It all started with an article by Laura Chipp. It is fair to describe this as a basically predictable "establishment" Democrat post-election justification and wishful future thinking.
The letter from Andrew Elder of Eastwood in today’s SMH has some interesting responses to the piece, some of which I agree with. (Elder also wrote about it in his blog - but I can't understand the gormless writing style. He comes across as obnoxious, but some of his observations are reasonable).
In the end the Democrats went to the election not standing for anything. "Bring Back Balance" isn't a campaign theme - it gives no indication of how you intend to act, especially when you know the biggest brand issue is the number of people who believe (wrongly) that the Democrats sold them out on workplace reform in 1996 and the GST in 1999.
Contrast that with the description of GetUp! also in today's SMH. I think it is a mistake to over-read the numbers involved in GetUp! It is not the vocal end of a larger group - this is the entire group of people concerned about these kind of social justice, civil rights, indigenous, refugee and democratic process issues. They are by definition "activists" because holding the views they do is already an "active" position - they have thought for themselves and resisted the mainstream view. Politically the "cartel parties" will mostly represent the "mainstream" view - that's what you do to get a majority of votes. And that mainstream view becomes self-reinforcing because the masses (a good Marxist term) get their biases reconfirmed for them by their political leaders. Howard was the master of that, sometimes described as the dog-whistle.
But GetUp! continue to kid themselves that they have influence. Sure they may get audiences with their local member about what they have discussed - but so will the local Right to Life group. Sure they generate some petitions and letter writing campaigns - but so do the Catholic lobby groups who want everything censored. And it remains my belief that their contribution on election day was negative for progressive causes...all they did was harass voters with their rating of parties on the issues they regarded as important. I saw wavering voters decide to vote Liberal after their GetUp! confrontation but no one do the reverse.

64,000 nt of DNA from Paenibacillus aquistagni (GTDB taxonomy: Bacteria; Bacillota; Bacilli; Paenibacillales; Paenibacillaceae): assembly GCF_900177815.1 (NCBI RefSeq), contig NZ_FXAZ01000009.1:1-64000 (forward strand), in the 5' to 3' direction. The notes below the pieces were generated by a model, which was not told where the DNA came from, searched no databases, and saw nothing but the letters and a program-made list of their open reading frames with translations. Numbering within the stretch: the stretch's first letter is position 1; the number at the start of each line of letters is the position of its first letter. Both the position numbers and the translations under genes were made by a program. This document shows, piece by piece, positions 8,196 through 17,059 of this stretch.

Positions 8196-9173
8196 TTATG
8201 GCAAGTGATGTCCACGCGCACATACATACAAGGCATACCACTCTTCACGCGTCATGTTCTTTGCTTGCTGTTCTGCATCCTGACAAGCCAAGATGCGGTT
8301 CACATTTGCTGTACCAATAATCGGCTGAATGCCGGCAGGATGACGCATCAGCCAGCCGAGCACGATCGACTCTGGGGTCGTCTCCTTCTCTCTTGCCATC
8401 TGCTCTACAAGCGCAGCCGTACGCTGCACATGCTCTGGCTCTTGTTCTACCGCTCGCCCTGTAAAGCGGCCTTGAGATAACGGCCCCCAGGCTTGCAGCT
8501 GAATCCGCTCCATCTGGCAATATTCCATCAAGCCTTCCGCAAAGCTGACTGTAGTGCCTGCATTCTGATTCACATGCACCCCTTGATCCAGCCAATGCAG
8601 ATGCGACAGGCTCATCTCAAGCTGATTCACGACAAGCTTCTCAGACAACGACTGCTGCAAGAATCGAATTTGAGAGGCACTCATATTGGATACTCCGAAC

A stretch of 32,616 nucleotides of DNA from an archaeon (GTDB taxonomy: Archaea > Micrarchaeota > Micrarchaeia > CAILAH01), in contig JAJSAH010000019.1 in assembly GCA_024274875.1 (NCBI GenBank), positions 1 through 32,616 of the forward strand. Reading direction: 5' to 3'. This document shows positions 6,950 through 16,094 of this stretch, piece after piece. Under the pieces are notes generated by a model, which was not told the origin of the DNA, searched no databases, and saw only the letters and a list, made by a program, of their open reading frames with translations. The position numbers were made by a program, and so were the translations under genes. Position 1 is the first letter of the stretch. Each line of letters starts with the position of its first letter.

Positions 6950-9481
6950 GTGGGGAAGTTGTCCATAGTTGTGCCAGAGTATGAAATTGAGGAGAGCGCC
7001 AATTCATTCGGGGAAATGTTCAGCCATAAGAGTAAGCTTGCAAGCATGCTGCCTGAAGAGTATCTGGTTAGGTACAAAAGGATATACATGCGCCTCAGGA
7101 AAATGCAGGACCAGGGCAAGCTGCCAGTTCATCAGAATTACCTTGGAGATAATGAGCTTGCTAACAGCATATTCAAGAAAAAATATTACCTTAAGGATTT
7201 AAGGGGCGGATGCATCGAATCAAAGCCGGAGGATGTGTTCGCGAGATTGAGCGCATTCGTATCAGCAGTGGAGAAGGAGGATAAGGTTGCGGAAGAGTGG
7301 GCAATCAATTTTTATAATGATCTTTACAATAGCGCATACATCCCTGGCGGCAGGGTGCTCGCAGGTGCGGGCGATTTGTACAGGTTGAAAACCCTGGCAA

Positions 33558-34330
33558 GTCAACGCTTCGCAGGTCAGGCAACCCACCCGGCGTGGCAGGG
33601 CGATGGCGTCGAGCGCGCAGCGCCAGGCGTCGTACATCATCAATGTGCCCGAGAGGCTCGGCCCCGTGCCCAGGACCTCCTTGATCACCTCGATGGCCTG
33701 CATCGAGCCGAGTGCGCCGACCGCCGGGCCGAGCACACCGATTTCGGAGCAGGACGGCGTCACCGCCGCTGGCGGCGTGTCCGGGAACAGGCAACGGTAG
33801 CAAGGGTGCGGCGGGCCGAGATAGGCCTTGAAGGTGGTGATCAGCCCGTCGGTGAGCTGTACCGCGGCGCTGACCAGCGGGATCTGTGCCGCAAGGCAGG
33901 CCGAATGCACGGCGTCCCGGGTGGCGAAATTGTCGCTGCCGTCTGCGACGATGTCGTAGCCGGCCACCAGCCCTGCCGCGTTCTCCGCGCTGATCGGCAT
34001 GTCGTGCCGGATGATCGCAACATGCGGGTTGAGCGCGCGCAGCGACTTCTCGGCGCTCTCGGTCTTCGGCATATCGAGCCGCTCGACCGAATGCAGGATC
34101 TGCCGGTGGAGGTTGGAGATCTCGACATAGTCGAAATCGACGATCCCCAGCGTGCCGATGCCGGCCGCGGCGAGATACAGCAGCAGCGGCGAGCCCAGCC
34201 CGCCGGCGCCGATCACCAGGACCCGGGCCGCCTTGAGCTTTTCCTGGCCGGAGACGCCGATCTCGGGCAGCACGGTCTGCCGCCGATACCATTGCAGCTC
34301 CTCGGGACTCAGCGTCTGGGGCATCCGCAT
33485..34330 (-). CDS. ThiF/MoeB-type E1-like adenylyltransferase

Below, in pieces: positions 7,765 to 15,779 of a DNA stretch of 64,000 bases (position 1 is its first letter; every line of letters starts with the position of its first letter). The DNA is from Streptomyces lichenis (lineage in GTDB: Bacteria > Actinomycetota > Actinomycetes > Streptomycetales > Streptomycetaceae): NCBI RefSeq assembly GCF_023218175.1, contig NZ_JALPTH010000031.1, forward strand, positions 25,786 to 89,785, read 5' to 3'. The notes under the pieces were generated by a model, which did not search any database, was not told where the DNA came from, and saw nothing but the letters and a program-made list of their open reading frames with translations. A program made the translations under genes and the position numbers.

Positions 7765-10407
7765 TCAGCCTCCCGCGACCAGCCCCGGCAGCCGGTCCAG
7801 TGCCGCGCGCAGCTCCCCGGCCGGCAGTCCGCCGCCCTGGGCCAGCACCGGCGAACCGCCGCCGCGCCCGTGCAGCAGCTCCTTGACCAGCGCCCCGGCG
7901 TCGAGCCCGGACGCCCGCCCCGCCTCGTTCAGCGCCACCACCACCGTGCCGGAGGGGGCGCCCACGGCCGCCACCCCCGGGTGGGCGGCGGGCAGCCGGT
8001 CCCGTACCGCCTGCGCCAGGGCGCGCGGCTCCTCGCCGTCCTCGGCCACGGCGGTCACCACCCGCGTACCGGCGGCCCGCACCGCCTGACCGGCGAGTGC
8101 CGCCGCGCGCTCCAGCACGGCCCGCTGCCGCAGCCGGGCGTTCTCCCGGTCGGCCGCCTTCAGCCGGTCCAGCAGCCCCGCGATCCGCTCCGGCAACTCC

What those flocking to GetUp! meetings (and those enamoured by ideas like the Third Voice Alliance) need to do is to realise that what counts is getting votes for your cause. So campaigning without a candidate to support is pointless - as is some vague line like "Vote for Change". (I should note that the US system of primaries makes this slightly different - there external vote gathering groups can help).
On the flip side those who do have a plan to get candidates elected need to focus on all the work needed between elections. GetUp!'s constant campaigning works. The Democrats got seduced into thinking it was just up to the elected representatives to keep the party in the public consciousness, and didn't do anywhere near enough between election street level campaigning. And what they did wasn't capitalised on - signatures on petitions did not become a database of "fellow travellers". And they also fell for the trap of letting policy be something defined by the parliamentary representatives - as the GetUp! meetings showed people like the chance to do policy work. (It should be noted that the messy clash between the parliamentary and organisational wings of the party in the Lees/Stott-Despoja explosion can be identified as the source of this problem - a problem that will be resolved now on 1 July 2008).
Finally, many Democrats - Laura Chipp included - are now suggesting a role for the Democrats in local Government elections. This is especially tempting in NSW where the timing (September 2008) gives us something to do before the 2010 Federal Election (not getting a State election till 2011) (I personally discount the likelihood of a double dissolution - the Liberals would be insane to give Rudd a trigger). If the Democrats are serious about this then there is alot of policy, infrastructure and campaigning work to do now.
It is an interesting challenge - I hope there are people ready to take it on.